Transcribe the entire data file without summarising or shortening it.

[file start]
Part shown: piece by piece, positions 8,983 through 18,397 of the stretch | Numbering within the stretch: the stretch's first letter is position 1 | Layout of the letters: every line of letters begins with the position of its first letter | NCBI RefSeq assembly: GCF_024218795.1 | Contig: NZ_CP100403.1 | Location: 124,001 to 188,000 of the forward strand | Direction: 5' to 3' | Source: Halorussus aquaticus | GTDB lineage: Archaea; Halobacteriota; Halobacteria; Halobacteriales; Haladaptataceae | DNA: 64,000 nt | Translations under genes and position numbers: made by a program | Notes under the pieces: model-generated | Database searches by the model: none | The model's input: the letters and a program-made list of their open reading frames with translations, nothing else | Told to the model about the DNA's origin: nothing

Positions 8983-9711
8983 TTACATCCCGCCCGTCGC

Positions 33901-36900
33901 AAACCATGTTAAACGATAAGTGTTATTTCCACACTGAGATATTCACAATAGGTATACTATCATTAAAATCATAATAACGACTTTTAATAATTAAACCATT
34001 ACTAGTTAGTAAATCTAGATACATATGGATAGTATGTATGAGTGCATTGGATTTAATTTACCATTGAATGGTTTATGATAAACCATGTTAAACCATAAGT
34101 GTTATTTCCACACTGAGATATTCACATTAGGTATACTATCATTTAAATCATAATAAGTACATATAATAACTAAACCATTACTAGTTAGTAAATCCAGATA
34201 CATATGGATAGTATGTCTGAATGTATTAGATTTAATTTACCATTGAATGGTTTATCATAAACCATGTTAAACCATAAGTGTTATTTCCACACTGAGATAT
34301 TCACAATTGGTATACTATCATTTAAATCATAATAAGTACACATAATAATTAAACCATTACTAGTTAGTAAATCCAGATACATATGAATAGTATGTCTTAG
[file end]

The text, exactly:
Part shown: piece by piece, positions 8,983 through 18,397 of the stretch | Numbering within the stretch: the stretch's first letter is position 1 | Layout of the letters: every line of letters begins with the position of its first letter | NCBI RefSeq assembly: GCF_024218795.1 | Contig: NZ_CP100403.1 | Location: 124,001 to 188,000 of the forward strand | Direction: 5' to 3' | Source: Halorussus aquaticus | GTDB lineage: Archaea; Halobacteriota; Halobacteria; Halobacteriales; Haladaptataceae | DNA: 64,000 nt | Translations under genes and position numbers: made by a program | Notes under the pieces: model-generated | Database searches by the model: none | The model's input: the letters and a program-made list of their open reading frames with translations, nothing else | Told to the model about the DNA's origin: nothing

Positions 8983-9711
8983 TTACATCCCGCCCGTCGC

Positions 33901-36900
33901 AAACCATGTTAAACGATAAGTGTTATTTCCACACTGAGATATTCACAATAGGTATACTATCATTAAAATCATAATAACGACTTTTAATAATTAAACCATT
34001 ACTAGTTAGTAAATCTAGATACATATGGATAGTATGTATGAGTGCATTGGATTTAATTTACCATTGAATGGTTTATGATAAACCATGTTAAACCATAAGT
34101 GTTATTTCCACACTGAGATATTCACATTAGGTATACTATCATTTAAATCATAATAAGTACATATAATAACTAAACCATTACTAGTTAGTAAATCCAGATA
34201 CATATGGATAGTATGTCTGAATGTATTAGATTTAATTTACCATTGAATGGTTTATCATAAACCATGTTAAACCATAAGTGTTATTTCCACACTGAGATAT
34301 TCACAATTGGTATACTATCATTTAAATCATAATAAGTACACATAATAATTAAACCATTACTAGTTAGTAAATCCAGATACATATGAATAGTATGTCTTAG